On this most recent re-read, however, details that were not strictly connected with the whodunnit revealed themselves that gave the story another layer, that connected this odd little story to the rest, and the best, of the Christie universe. 

If you look closely, you can find that one of the characters, Katherine Grey, does not only have the spark of the brightest of Christie's young things but she's also come from that most intriguing of little villages - that cradle of human psychology in the Christie universe - St Mary Mead, home of a certain fierce and judgmental little old lady whom I can't stand but who, one has to admit, has a certain flair for snooping out crime.

 

This is as close as we get to Marple and Poirot ever meeting in the same book. They don't (and Christie herself was not in favour of them meeting), but The Mystery of the Blue Train seems like one of the key steps in Christie's development of the Marple series, even if this was perhaps not what the author intended. 

 

The full force of Marple would hit the reading public two years later in Murder at the Vicarage, but there are some hints at village life that seem to have already been on Christie's mind when penning Blue Train. For the Christie enthusiast - or Agathyte as Moonlight Reader has christened us fans - this is a delicious little detail that makes the book worth reading if it lacks much of the intelligent and complex plotting of a great Christie novel.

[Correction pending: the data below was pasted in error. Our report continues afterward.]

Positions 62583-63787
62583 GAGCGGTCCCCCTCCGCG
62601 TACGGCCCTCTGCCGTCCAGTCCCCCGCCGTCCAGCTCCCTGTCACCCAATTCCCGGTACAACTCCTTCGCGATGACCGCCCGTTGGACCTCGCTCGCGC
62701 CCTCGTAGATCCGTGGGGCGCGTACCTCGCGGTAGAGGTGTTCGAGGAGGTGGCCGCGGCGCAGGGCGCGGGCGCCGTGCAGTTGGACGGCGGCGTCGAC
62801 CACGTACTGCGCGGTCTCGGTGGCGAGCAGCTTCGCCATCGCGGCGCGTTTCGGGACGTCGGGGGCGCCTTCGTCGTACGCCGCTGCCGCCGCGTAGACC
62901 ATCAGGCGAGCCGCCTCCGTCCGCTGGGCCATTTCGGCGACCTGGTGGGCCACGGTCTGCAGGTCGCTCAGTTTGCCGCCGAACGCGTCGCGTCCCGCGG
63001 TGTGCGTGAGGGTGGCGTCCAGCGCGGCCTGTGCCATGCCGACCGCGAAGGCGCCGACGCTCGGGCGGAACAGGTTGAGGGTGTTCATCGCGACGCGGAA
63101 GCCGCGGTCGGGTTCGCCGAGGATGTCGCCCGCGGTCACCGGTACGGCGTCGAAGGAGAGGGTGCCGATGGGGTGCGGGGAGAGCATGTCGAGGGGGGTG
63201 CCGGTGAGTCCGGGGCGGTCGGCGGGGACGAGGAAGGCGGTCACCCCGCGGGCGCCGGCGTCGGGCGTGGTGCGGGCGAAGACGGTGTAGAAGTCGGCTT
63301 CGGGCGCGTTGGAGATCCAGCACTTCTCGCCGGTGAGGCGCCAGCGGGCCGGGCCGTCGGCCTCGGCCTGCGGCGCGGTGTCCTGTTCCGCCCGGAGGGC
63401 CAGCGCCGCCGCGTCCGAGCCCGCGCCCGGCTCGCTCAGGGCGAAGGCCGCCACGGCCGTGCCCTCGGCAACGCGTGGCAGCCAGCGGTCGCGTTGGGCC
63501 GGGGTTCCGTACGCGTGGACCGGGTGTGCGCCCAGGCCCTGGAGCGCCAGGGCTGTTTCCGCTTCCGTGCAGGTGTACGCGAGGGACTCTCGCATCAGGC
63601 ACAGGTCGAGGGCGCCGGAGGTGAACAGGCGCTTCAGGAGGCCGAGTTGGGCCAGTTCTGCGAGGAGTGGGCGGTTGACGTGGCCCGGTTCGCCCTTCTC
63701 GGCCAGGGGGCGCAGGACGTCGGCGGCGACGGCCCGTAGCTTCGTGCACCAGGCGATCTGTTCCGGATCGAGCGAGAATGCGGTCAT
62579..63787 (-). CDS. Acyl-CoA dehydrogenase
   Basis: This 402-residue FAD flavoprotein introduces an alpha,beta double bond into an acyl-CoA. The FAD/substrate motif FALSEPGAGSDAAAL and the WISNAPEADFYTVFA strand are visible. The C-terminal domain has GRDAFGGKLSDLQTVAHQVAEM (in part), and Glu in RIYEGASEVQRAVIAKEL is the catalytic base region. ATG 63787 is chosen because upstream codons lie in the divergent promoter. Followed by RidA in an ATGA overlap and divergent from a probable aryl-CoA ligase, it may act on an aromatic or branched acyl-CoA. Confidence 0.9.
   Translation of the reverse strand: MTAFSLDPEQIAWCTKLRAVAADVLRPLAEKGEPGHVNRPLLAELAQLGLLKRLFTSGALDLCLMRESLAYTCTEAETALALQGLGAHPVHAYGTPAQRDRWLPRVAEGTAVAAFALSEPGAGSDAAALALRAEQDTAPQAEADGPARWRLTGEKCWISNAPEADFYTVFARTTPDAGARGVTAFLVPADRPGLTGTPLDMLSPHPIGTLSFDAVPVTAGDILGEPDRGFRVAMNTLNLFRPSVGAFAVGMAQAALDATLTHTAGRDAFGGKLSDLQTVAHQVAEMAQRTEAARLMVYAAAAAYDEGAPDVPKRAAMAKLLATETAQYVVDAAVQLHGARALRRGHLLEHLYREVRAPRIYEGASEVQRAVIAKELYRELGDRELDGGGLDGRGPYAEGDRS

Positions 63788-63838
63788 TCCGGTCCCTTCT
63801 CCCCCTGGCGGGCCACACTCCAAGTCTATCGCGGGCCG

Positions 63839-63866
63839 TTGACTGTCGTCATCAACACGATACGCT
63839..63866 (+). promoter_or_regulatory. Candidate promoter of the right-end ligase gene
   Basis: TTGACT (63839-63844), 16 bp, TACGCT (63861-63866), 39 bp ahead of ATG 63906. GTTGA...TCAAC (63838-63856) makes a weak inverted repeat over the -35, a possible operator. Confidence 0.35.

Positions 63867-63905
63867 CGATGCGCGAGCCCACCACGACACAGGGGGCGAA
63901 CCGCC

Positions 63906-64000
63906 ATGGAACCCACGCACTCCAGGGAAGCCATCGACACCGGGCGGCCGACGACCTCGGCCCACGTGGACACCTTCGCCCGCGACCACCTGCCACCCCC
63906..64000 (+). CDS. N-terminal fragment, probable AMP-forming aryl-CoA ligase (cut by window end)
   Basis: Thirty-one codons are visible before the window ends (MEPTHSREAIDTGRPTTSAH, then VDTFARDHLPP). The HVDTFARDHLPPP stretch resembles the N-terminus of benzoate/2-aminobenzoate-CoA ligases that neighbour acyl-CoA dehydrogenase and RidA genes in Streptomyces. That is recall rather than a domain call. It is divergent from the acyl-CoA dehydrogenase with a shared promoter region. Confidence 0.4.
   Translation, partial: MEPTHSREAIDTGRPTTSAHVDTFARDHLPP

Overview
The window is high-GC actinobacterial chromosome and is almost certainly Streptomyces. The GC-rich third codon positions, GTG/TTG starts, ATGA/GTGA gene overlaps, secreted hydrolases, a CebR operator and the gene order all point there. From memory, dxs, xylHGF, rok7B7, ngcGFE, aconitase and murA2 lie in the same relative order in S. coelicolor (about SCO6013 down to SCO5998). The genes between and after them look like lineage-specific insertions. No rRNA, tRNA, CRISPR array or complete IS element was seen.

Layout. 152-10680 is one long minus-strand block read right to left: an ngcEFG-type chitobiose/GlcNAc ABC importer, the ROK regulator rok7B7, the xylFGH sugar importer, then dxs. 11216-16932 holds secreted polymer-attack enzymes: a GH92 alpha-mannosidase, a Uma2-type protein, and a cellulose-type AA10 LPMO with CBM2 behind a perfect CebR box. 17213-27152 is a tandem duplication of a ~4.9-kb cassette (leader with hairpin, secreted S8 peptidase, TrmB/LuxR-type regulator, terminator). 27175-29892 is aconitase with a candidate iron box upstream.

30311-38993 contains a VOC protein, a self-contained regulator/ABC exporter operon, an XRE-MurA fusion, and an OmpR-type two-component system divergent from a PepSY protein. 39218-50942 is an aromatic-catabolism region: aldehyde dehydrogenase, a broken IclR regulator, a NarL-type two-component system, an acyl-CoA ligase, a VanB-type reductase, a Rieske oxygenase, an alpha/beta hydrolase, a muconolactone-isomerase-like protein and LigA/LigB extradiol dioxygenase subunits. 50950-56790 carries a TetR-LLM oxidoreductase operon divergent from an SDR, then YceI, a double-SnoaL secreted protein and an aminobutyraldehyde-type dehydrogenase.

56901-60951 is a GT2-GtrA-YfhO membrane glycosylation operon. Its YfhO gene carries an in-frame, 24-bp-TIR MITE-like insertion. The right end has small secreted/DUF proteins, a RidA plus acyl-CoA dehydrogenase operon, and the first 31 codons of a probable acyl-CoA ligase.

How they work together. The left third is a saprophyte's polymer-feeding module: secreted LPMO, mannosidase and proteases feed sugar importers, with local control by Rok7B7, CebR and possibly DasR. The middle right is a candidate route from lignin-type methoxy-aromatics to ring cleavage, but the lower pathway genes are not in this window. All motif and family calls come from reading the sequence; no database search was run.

Previous Reading Updates:

 

Reading progress update: I've read 1 out of 308 pages.

Reading progress update: I've read 44 out of 308 pages.

Reading progress update: I've read 78 out of 308 pages.

Reading progress update: I've read 104 out of 308 pages.

Reading progress update: I've read 196 out of 308 pages.

Reading progress update: I've read 276 out of 308 pages.

Reading progress update: I've read 293 out of 308 pages.

 

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text 2019-02-18 22:29
Reading progress update: I've read 210 out of 235 pages.
Dead Man's Folly: A Hercule Poirot Mystery - Agatha Christie

‘I see…Yes, I see now a lot of things.’

‘It’s about time,’ said Mrs Oliver.

‘Pardon?’

‘I said it was about time,’ said Mrs Oliver. ‘That you did see things, I mean. Up to now you don’t seem to have done anything.’ Her voice held reproach.